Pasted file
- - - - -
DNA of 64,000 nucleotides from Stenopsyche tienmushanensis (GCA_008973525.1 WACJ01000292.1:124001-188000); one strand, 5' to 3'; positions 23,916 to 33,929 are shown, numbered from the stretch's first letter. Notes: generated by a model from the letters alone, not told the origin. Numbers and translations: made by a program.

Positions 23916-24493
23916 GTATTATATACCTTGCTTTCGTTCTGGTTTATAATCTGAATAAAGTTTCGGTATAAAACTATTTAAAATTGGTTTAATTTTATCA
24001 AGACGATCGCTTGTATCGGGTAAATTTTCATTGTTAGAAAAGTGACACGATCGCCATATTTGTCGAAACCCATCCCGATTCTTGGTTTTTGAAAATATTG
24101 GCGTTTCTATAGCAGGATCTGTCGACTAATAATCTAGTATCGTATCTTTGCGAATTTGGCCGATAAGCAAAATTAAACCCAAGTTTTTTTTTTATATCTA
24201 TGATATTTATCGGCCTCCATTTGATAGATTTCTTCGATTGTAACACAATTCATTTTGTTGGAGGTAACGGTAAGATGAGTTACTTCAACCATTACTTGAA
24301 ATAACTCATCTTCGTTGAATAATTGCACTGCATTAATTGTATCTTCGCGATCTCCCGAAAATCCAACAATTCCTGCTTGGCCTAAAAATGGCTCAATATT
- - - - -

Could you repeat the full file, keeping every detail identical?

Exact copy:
DNA of 64,000 nucleotides from Stenopsyche tienmushanensis (GCA_008973525.1 WACJ01000292.1:124001-188000); one strand, 5' to 3'; positions 23,916 to 33,929 are shown, numbered from the stretch's first letter. Notes: generated by a model from the letters alone, not told the origin. Numbers and translations: made by a program.

Positions 23916-24493
23916 GTATTATATACCTTGCTTTCGTTCTGGTTTATAATCTGAATAAAGTTTCGGTATAAAACTATTTAAAATTGGTTTAATTTTATCA
24001 AGACGATCGCTTGTATCGGGTAAATTTTCATTGTTAGAAAAGTGACACGATCGCCATATTTGTCGAAACCCATCCCGATTCTTGGTTTTTGAAAATATTG
24101 GCGTTTCTATAGCAGGATCTGTCGACTAATAATCTAGTATCGTATCTTTGCGAATTTGGCCGATAAGCAAAATTAAACCCAAGTTTTTTTTTTATATCTA
24201 TGATATTTATCGGCCTCCATTTGATAGATTTCTTCGATTGTAACACAATTCATTTTGTTGGAGGTAACGGTAAGATGAGTTACTTCAACCATTACTTGAA
24301 ATAACTCATCTTCGTTGAATAATTGCACTGCATTAATTGTATCTTCGCGATCTCCCGAAAATCCAACAATTCCTGCTTGGCCTAAAAATGGCTCAATATT